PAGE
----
Introduction

 

Educational institutions and organizations take decisions on the application of e-learning with the convergence of technology in teaching and learning. E-learning is the acquisition and use of knowledge distributed and facilitated primarily by electronic means.  (Mercado, 2008) This form of learning currently depends on networks and computers but will likely evolve into systems consisting of a variety of channels (e.g., wireless, satellite), and technologies (e.g., cellular phones, PDAs) as they are developed and adopted. E-learning can take the form of courses as well as modules and smaller learning objects. E-learning may incorporate synchronous or asynchronous access and may be distributed geographically with varied limits of time (Wentling, et al., 2000).  The term online learning in its broadest form refers to all types of learning that takes place via the computer (Marcial, Caballero, Rendal, & Patrimonio, 2015). Online learning is an education in which instruction and content are delivered primarily over the internet technology. Learning has already extended beyond the four walls of the classroom and now takes place wherever you go, whatever you do.

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All schools are expected to implement e-learning. However successful implementation of e-learning relies on the level of ICT infrastructure readiness and user’s readiness. To adopt e-learning, schools should attain the expected level of physical infrastructure development and e-learning users should also acquire necessary technical competency blended with positive attitudes and perceptions towards e-learning. E-learning implementation requires physical infrastructure, technical expertise and psychological readiness.  E-learning platform can only be managed and used by people with some level of technical skills.  In addition to teachers’ ICT capacity, Broadley (2007) affirms that teachers’ perception and attitude towards e-learning play a critical role in e-learning implementation (Red, Borlongan, Briagas, & Mendoza, 2013).  However, for some students, and teachers, e-learning is too easygoing and foreign, and a number of teachers feel that technology takes a lot of control off their hands (Mansour & Mupinga, 2007). To successfully adopt e-learning, it is necessary to examine users’ technical capacity and perception towards technology as well as the readiness of the organization to uncover the potentials of the virtual classrooms and online learning.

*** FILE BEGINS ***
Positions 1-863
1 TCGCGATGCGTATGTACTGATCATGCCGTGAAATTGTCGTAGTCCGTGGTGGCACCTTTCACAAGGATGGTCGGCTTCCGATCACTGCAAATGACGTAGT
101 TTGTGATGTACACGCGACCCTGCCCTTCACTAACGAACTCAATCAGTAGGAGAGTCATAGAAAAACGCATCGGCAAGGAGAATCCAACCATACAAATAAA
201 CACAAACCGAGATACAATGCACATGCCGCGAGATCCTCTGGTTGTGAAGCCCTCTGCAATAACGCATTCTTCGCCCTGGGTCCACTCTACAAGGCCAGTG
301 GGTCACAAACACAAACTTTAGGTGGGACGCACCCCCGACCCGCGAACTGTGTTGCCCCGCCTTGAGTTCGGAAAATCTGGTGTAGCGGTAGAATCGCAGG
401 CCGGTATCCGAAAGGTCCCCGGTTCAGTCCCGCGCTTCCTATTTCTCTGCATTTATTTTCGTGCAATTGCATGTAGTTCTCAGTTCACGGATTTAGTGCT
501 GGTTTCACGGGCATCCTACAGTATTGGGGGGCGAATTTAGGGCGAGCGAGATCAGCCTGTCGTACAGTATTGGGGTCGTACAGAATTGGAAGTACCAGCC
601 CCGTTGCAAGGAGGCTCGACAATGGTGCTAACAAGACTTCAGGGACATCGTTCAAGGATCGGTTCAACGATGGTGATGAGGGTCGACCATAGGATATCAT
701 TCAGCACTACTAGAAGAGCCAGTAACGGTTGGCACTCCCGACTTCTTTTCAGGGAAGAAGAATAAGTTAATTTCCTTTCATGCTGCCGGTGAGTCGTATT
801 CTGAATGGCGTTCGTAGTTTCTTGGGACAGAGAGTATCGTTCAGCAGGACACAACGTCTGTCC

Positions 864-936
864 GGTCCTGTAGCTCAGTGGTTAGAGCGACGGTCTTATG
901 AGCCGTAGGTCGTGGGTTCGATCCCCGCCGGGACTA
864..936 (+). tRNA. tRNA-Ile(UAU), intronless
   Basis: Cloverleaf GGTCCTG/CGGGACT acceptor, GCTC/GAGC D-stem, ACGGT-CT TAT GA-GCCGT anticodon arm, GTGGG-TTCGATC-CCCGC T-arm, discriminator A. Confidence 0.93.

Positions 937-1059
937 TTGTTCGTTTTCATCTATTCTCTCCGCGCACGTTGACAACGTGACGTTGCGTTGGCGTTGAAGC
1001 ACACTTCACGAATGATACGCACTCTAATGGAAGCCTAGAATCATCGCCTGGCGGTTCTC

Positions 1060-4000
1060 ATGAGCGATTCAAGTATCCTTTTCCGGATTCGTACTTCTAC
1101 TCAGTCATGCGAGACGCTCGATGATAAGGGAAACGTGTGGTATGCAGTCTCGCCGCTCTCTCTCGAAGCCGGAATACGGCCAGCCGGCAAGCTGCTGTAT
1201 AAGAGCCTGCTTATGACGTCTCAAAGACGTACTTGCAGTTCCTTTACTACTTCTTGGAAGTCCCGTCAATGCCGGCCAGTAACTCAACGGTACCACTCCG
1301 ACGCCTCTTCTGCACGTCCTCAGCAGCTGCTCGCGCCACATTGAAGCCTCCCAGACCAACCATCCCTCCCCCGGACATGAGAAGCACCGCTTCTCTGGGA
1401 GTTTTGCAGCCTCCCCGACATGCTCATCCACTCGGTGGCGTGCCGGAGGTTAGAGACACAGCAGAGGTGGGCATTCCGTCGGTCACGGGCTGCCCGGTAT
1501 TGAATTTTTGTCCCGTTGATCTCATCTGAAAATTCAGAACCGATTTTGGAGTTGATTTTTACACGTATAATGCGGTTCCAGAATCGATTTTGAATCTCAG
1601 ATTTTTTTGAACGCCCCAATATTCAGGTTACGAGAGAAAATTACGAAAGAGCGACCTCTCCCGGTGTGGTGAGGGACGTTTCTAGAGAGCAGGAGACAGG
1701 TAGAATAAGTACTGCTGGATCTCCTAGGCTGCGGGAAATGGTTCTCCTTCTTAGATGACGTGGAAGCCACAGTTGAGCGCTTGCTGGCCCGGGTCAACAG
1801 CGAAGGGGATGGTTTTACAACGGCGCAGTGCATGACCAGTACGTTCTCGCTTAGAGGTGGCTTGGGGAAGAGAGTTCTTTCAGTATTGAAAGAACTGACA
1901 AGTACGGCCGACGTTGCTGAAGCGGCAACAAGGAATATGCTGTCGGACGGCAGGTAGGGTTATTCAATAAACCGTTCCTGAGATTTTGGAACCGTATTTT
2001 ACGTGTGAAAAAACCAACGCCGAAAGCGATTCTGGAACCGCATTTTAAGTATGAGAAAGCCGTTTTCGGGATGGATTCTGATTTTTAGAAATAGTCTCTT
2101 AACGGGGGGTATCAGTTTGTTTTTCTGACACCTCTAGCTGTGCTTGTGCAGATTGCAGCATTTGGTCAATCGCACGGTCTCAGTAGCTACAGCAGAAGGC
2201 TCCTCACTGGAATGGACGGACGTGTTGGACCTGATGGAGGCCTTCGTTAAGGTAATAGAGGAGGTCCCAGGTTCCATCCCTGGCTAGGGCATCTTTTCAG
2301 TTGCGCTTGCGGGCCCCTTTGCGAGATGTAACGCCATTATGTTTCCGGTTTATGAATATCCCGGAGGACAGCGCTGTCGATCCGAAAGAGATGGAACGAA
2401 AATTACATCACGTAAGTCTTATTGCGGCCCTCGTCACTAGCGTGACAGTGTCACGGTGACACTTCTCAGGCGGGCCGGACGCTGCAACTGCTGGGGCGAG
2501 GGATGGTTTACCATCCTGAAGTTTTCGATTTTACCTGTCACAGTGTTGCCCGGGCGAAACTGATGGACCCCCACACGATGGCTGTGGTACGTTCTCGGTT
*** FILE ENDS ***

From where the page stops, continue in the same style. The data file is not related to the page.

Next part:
In the Philippines, the online learning phenomenon has moved educational institutions to a big leap from the traditional way of instruction. As information and communication technologies traverse its way, Filipinos way of learning has crossed borders making them non-existent. However, in general, the Philippines struggles to level-up to its fullest the utilization of online learning systems and strategies to educational institutions at all academic levels, especially in the countryside. In fact in the recent report of Barbour, et. al, of the 23 reported countries, Philippines indicated no government funding for blended or online learning. The Philippines’ Education for All (EFA 2015) program which is aligned with the Millennium Development Goals (MGAs) has been silent on online education. Seemingly, online learning in public education is concentrated at the tertiary level. Some of the known universities have paved the way to embracing e-learning anchored to their degree programs: the University of the Philippines Open University known of its MODEL, De La Salle University, Ateneo De Manila University, Polytechnic University of the Philippines, and EDIS of the St. Paul University Philippines which promotes online learning.